Arch Linux is an excellent lightweight GNU/Linux distribution. It’s very well documented, and it’s fast. Even if you are not a die-hard Linux geek, you can learn quite a bit about GNU/Linux from it, as it’s often used as a reference distro. This is tutorial on how to install Arch Linux on your laptop or PC.
This tutorial is intended for computers with BIOS firmware installed. To check if you are using legacy BIOS or UEFI, see you motherboard tech specs, or press F12/F2/ESC while booting to enter firmware settings. You will see what is installed.
As I assume you have BIOS, I will create MBR partitioning table. This is a standard for BIOS systems. For UEFI you should use GPT, but I will not cover it in this article.
Also, it would be easier to install Arch Linux when you have an Ethernet cable attached to your computer. However, using Wi-Fi is possible too.
How to install Arch Linux – step by step
The first step is preparation. It’s about writing Arch image to USB flash drive. You can follow steps below if you already run a GNU/Linux distribution. If you use Windows, download an image from website below and write it with any disk image writing software.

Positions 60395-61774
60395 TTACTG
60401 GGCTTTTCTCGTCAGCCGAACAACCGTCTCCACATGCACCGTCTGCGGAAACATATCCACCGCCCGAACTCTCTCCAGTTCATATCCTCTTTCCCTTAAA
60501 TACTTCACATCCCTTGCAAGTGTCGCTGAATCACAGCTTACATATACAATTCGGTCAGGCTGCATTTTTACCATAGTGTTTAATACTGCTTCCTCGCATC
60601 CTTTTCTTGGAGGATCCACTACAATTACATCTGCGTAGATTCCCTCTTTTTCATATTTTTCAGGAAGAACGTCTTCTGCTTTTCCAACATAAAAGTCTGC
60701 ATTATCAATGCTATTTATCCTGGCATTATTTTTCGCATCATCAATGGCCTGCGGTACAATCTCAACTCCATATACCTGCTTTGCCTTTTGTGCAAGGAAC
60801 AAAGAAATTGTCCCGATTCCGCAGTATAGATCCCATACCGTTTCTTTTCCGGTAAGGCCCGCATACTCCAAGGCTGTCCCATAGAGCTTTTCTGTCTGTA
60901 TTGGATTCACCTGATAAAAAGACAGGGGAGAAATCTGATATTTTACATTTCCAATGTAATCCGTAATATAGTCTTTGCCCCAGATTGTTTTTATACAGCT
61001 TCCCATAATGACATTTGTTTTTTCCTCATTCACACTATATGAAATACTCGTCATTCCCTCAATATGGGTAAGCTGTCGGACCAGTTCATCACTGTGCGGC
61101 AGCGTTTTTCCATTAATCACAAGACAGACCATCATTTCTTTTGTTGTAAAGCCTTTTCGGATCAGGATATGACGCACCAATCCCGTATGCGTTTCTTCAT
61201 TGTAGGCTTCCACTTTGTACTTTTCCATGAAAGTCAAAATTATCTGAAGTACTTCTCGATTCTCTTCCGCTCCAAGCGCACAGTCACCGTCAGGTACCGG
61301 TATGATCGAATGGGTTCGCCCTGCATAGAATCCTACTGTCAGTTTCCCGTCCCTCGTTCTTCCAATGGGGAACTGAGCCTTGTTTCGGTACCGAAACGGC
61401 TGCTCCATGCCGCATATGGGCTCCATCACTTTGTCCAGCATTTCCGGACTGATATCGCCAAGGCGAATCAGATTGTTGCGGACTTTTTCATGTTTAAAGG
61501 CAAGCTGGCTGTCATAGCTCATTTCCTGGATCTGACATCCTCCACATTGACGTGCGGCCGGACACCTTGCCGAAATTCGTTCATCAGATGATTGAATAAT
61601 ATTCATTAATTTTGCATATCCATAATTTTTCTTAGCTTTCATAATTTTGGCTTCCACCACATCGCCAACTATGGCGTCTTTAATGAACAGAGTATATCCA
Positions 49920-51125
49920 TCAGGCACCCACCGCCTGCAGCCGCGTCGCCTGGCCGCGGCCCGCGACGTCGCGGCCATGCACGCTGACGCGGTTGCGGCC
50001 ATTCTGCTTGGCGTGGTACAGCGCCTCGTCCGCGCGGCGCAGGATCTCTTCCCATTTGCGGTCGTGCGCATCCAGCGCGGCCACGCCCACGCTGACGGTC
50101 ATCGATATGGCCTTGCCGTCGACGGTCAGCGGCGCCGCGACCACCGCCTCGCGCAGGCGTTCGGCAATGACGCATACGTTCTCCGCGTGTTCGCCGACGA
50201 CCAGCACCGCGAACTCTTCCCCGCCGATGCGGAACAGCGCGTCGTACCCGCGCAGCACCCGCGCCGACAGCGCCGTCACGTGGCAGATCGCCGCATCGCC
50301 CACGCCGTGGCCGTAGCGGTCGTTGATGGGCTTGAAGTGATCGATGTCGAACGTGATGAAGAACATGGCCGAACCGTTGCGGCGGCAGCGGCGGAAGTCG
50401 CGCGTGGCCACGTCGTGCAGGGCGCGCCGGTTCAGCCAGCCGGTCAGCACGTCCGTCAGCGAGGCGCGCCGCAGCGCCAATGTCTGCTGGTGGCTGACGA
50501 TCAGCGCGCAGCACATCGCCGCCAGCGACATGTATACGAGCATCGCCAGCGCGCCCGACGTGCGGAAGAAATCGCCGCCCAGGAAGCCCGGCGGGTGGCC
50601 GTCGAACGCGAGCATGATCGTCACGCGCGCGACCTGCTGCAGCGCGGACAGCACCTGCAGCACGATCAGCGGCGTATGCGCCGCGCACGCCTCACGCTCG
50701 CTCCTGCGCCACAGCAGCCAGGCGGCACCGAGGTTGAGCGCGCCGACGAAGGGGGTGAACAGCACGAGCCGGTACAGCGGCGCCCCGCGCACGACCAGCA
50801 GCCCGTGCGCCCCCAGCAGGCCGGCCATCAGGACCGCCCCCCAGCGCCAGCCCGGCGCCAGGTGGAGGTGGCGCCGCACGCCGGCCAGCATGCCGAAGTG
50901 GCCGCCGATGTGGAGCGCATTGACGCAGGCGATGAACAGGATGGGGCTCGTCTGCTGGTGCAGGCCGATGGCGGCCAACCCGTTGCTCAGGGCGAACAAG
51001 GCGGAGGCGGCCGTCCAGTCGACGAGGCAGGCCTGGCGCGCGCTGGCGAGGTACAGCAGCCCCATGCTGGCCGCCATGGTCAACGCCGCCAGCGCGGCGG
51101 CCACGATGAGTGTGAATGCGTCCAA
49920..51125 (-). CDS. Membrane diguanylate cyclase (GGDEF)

- Backup your important data on external drive or cloud storage.
- Download disk image from archlinux.org.
- Insert USB flash drive with no files on it (otherwise, all data will be lost) into your computer.
- Open a terminal,
cdto directory where Arch Linux ISO image is downloaded.
lsblkto find your USB drive
/dev/path. See the picture for more info:
- Write disk image. Caution: selecting wrong block device (
sdb/…) will cause horrible data erase on your system! So, the command (remember to replace
sdbwith your device if needed):
dd if=archlinux-*-x86_64.iso of=/dev/sdb bs=4M status=progress
It writes Arch iso to
sdbblock device with progress report and block size of four megabytes.
- After this, run
eject /dev/sdband unplug the USB stick.
- Power off your computer.
- Insert the USB flash drive and power on the computer. While booting, press F12/F2/ESC or whatever to enter BIOS settings.
- Select your USB stick as boot device.
- Boot. You should see this (a bootloader):